Friday, 29 February 2008

A cup of clean drinking water

‘I tell you the truth, anyone who gives you a cup of water in my name because you belong to Christ will certainly not lose his reward.’
(Mark 9:41)

Within our Literacy & Development Programme (LDP), amongst the Dagomba people, a new department has been established - the ‘Community Development Department’. This department is particularly concerned with the identification of other developmental needs of communities in addition to adult literacy. Identifying these developmental needs will help us to make our literacy & development programme more effective in providing a holistic and sustainable approach to poverty reduction and development.

LDP’s aim is for those participating in our literacy classes to become aware of their own developmental needs and provide them with tools to carry out some activities themselves as well as seek assistance from other stakeholders in development. We want them to take up the roles of agents of change. By attaching developmental activities to our literacy programme people will be made aware and realise how literacy is a key to further advancement in any area of basic need.

A few weeks ago the department carried out a simple baseline survey in 20 of the communities in which LDP operates. The purpose of the survey was to help identify and prioritise some basic needs of the rural communities in addition to the educational needs that LDP has helped to provide over the years. In total, 1,226 people took part in this exercise. The survey revealed that most of the basic needs revolve around health, water and sanitation, agriculture, gender issues and education.

'typical Dagomba village'

In each community where the baseline survey was carried out a Community Development Facilitator (CDF) was appointed to help facilitate community development as well as gender related programmes organised by LDP. A four day training programme was organised for them in which community development issues such as health, water and sanitation, agriculture, conflict resolution, peace building and the role of community leaders in development were discussed.

Following this, a further workshop for the CDFs was organised on clean drinking water and sanitation. In Ghana, many people have to fetch water from rivers or water dams for drinking. Some villages do have boreholes but these can often dry up in the dry season or the mechanism breaks down and people have to look elsewhere for water. Using water from rivers or dams for drinking poses a danger on the health of people as it can be contaminated and if it is not treated before drinking can cause sickness.

'fetching water at river'

During the workshop, the CDFs were taken through the dangers of drinking water from sources which are not clean and were then introduced to different methods of treating the water before drinking. One of the ways to treat the water is to filter it before drinking to prevent people from getting the guinea worm disease.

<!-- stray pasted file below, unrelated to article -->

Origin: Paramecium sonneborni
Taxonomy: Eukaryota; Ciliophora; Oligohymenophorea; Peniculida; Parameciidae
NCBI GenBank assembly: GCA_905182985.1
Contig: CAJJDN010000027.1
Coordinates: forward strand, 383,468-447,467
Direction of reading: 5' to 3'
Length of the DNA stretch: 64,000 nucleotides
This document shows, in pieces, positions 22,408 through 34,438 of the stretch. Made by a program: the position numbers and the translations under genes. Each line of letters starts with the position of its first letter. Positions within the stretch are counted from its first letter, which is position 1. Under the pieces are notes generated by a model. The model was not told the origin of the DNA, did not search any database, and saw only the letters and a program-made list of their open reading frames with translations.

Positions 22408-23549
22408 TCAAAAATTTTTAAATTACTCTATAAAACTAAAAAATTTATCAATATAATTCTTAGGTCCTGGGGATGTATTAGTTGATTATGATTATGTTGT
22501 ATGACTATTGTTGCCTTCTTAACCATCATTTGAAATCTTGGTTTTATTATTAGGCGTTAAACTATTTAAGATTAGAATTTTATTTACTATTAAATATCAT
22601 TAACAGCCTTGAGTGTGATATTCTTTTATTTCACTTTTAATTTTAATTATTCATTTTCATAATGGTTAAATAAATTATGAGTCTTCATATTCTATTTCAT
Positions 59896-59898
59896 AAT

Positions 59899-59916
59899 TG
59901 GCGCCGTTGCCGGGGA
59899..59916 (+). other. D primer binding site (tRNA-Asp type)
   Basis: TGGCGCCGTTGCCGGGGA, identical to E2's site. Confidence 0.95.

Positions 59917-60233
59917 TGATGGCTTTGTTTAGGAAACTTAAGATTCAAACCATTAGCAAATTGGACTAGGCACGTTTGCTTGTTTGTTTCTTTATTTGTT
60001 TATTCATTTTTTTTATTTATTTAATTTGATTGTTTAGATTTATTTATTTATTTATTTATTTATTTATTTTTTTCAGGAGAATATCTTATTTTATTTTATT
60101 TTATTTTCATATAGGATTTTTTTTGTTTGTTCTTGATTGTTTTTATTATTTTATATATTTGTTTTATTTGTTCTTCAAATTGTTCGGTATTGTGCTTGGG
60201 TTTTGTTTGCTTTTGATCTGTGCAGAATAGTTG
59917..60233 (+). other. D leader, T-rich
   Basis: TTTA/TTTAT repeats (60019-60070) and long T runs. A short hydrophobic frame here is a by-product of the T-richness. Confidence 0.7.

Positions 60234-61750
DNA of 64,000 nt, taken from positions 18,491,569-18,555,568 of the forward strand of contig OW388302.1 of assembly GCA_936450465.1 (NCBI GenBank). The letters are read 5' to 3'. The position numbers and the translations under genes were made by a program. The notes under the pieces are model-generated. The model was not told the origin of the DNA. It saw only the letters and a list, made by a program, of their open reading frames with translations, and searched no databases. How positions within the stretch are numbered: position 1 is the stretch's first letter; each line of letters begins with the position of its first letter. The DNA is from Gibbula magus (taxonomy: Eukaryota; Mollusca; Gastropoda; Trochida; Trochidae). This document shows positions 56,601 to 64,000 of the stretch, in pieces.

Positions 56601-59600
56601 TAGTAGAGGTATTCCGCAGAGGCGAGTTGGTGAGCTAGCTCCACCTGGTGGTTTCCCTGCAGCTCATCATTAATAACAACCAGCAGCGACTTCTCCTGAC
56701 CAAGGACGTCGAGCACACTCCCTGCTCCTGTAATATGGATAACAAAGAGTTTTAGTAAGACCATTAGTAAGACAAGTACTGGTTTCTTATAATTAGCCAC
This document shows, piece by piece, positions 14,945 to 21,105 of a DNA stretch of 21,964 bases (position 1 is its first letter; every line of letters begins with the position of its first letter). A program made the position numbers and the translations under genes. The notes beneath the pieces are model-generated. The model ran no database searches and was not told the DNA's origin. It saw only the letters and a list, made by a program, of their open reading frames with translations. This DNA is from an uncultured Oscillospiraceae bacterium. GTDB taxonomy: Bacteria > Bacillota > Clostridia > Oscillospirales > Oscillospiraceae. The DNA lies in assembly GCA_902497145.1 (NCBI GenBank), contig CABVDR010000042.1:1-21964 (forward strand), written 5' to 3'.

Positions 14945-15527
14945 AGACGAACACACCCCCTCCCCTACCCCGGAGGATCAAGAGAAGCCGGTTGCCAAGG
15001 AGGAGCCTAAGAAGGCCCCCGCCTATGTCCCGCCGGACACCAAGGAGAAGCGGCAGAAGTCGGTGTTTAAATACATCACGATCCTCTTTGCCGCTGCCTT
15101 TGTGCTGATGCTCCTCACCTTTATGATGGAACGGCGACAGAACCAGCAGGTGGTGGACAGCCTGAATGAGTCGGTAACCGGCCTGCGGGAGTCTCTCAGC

At the end of this workshop the CDFs were tasked to organise an eight week training programme (one session a week) for people in their villages on water and sanitation and were given a total of 200 filters to take to their communities to pass on and demonstrate what they had learned. We have been encouraged that a total of 400 men and women from the 20 communities the CDFs are from have participated in this eight week course and at the end 230 received a certificate. A follow-up in each of the communities revealed that households who received the water filters are making good use of them.

'presentation of water filters'

We are so thankful that through our prayer and financial supporters we can offer the Dagomba people a ‘cup of clean drinking water’. As you can imagine, in the hot and dusty weather this is very refreshing indeed. However, the new strategic direction of LDP comes with a demand for financial resources. So far we have only been able to secure about 60% of the budget for the year 2008 and as such we are limited in the execution of our plans. Please pray with us for more organisations / partners to work with us to help alleviate poverty among these communities.


Thank God for:

  • clean drinking water(!). For many of us it is so common and easy to come by that we do not even appreciate it
  • the opportunity we have to share Christ's love with people through literacy and developmental activities
  • the many people working with our Literacy Programme who are willing to teach and train others in their communities
  • the improvement in Micah's health

Pray for:

  • the many people we meet and train that they will experience some of Christ's love through what we do